Female prisoners may be frankly terrified

Now on to James Kirkup in the Spectator:

For context, the court heard that a significant number of transwomen in jail are there for sexual offences. In March/April 2019, there were 163 transgender prisoners, of whom 81 had been convicted of one or more sexual offences. 129 of those prisoners were allocated to the male estate, 34 to the female estate.

Many of them are there for sexual offences but hey let’s put them in with the women anyway, and then watch and laugh.

The judge acknowledged the risk, as we’ve seen. He acknowledged lots of things, all of which should have point to Nope Nope Nope.

The judge also found that female prison[er]s, who are disproportionately likely to have been victims of sexual assault, may be frankly terrified of being confined with a male-bodied sex offender:

Many people may think it incongruous and inappropriate that a prisoner of masculine physique and with male genitalia should be accommodated in a female prison in any circumstances. More importantly for the Claimant’s case, I readily accept that a substantial proportion of women prisoners have been the victims of sexual assaults and/or domestic violence. 

I also readily accept the proposition … that some, and perhaps many, women prisoners may suffer fear and acute anxiety if required to share prison accommodation and facilities with a transgender women who has male genitalia, and that their fear and anxiety may be increased if that transgender woman has been convicted of sexual or violent offences against women.

It’s nice of him to accept all this so readily. Very nice. Heartwarming.

However, the court found that prison service policy remains lawful, because that policy must reflect not just the interests of female prisoners but also the interests of transwomen prisoners:

Well, one, this ruling stomps on the interests of female prisoners while cuddling and snuggling those of the male prisoners, and two, the female prisoners’ interests are in not being raped while the male prisoners’ interests are in preying on and terrorizing the women, and three, the policy does not reflect the interests of the female prisoners, and four, what do you mean not just the interests of the female prisoners when you’re ignoring those interests?

Excuse me while I pant rapidly like a dog for a few minutes.

the subjective concerns of women prisoners are not the only concerns which the Defendant [the Justice Secretary] had to consider in developing the policies: he also had to take into account the rights of transgender women in the prison system.

What do they mean the subjective concerns??? Is wanting not to be raped classed as a subjective concern? It seems pretty fucking objective to me! And why is women’s desire not to be raped a “concern” while men’s desire to pretend to be women “the rights”?

This is so fucked up.

The debate about sex and gender is complicated and often fraught, not least when it reaches the courts. But there are two, fairly simple, points that I think everyone should draw from that court ruling.

The first is that the High Court has confirmed that accommodating the interests of transwomen and women leads, in some circumstances, to ‘competing rights’. Sometimes, giving something to transwomen means taking something away from women. There is nothing transphobic or otherwise hateful about saying so. It is, as the court ruling shows, a simple statement of fact.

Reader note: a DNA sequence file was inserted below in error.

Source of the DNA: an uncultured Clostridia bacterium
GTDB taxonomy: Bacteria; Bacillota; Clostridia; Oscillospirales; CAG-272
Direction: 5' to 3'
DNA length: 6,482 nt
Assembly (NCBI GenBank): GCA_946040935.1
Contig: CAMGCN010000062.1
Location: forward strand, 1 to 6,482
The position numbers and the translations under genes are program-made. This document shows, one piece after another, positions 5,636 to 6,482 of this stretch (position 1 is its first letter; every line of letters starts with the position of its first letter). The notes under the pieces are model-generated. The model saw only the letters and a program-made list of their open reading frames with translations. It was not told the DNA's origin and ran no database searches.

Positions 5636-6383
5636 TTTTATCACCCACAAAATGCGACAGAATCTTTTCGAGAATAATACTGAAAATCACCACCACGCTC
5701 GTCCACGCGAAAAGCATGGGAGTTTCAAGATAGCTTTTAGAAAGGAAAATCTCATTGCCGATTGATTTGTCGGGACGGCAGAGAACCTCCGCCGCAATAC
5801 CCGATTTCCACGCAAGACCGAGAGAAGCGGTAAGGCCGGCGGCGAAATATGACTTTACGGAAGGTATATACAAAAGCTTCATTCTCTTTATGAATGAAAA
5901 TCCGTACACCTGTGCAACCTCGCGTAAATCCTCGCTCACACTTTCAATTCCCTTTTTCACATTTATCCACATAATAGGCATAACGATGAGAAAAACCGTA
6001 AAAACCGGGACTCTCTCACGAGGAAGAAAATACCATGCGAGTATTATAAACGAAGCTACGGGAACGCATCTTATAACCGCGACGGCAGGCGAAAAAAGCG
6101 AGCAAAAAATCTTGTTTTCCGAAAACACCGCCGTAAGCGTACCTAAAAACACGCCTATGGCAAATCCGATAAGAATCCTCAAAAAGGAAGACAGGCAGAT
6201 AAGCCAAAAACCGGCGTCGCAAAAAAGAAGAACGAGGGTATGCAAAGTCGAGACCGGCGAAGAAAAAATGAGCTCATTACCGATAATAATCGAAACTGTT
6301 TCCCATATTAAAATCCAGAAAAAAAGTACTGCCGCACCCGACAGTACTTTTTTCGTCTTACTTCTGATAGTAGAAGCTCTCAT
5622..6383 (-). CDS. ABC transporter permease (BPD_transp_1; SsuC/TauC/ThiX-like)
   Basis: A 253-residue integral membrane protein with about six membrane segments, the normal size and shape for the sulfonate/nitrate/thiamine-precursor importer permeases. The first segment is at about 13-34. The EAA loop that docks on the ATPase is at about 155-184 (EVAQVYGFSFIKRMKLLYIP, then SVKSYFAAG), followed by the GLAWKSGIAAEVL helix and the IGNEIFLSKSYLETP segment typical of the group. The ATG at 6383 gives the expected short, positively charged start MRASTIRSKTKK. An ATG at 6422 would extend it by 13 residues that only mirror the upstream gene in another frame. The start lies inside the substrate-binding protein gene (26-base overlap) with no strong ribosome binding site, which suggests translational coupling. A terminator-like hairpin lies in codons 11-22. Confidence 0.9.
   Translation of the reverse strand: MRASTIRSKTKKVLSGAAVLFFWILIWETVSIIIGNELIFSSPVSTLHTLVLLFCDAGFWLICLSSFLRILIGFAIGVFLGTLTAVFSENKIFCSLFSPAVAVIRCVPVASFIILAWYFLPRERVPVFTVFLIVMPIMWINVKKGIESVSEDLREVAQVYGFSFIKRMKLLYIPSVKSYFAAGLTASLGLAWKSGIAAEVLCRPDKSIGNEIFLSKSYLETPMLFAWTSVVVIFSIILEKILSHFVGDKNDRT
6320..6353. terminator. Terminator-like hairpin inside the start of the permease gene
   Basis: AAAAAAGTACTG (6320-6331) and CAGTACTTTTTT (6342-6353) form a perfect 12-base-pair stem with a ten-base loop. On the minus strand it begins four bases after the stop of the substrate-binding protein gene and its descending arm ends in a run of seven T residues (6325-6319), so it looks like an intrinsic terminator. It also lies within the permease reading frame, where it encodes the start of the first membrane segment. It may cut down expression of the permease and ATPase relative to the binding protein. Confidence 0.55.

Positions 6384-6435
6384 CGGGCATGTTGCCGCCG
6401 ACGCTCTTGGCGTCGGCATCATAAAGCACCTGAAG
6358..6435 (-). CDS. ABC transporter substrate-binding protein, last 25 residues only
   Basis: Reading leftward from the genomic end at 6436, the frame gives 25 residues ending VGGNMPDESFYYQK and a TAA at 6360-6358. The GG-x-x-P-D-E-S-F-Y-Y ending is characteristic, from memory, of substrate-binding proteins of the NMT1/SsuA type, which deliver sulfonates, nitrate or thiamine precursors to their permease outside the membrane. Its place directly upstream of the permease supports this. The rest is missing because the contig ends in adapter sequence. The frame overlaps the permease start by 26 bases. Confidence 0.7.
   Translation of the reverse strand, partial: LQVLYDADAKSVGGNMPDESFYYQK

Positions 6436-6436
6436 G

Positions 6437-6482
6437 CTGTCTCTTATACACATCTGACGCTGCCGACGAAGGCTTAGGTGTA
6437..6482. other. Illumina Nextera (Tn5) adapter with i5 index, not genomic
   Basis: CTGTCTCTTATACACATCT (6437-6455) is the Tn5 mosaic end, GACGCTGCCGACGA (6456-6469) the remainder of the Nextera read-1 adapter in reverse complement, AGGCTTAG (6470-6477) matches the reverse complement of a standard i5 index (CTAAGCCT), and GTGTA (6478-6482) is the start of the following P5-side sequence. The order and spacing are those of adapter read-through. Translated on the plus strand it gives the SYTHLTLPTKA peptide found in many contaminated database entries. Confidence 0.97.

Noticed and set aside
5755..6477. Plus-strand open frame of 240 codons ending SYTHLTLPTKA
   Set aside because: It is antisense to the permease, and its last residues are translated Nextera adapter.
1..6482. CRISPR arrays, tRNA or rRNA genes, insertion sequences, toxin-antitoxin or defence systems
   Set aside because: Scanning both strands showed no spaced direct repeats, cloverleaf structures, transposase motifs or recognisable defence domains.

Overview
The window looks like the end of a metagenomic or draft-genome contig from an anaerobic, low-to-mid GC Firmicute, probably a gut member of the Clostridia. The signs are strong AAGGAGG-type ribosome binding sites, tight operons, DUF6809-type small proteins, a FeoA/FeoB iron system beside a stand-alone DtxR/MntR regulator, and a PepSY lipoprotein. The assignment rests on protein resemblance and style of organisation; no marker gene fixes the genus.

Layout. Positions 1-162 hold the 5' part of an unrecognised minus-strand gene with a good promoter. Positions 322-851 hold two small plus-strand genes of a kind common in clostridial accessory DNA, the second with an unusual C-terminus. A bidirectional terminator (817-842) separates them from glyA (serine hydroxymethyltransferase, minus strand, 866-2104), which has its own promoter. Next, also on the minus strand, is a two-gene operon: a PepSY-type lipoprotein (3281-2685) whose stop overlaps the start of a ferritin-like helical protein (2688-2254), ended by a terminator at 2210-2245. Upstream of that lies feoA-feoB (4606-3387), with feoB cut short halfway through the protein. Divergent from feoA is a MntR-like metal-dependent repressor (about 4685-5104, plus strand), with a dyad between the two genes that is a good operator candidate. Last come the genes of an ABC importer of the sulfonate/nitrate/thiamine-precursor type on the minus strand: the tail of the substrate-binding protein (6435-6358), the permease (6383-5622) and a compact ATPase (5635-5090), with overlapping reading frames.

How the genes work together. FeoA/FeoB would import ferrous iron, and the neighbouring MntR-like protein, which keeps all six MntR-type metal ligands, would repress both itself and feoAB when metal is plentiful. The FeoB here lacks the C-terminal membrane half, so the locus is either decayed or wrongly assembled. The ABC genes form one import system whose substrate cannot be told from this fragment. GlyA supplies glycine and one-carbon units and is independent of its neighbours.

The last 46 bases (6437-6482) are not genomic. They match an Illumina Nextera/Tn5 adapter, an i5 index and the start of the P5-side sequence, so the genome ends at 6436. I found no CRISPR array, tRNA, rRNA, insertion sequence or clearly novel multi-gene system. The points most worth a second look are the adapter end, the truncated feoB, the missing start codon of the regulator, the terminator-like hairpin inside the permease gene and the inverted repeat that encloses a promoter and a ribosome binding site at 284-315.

That leads to the second point. In this case, the state has given to some transwomen offenders the right to be imprisoned in the female prison estate. That decision, made to accommodate the interests of those transwomen, comes at the expense of women in the female estate. The court found that those women are exposed to an increased risk of sexual assault and to anxiety and fear of such sexual assault.

The court found that, and shrugged its judicious shoulders and said tough shit. Women are exposed to an increased risk of sexual assault and to anxiety and fear of such sexual assault, and we think that just doesn’t matter as much as men’s desire to pretend to be women. On the one hand, terror of rape, and rape, and on the other hand, let’s pretend. Which would you choose?

The court further found that, under the law as it stands, it is legal for ministers to implement a policy that exposes women prisoners to that increased risk and to ‘understandable’ fear, because – assuming proper mitigation is in place – that risk and that fear are an acceptable price to pay to accommodate the interests of transwomen prisoners.

I’m not going to bother saying what I think of this situation, because I suspect I don’t need to.

I on the other hand am going to shout and swear and kick things.

Instead, I will conclude by saying that the High Court ruling has confirmed beyond doubt something that a great many women have been trying to say for several years, often meeting with aggressive rejection and accusations of bigotry. The court confirmed that in some circumstances, accommodating the interests of male-born transwomen means imposing costs and burdens on women.

And that raises a question that society as a whole still needs to answer: why should women pay and suffer to serve the interests of people who were born male?

Just what I’ve been asking all day, with ungenteel language.

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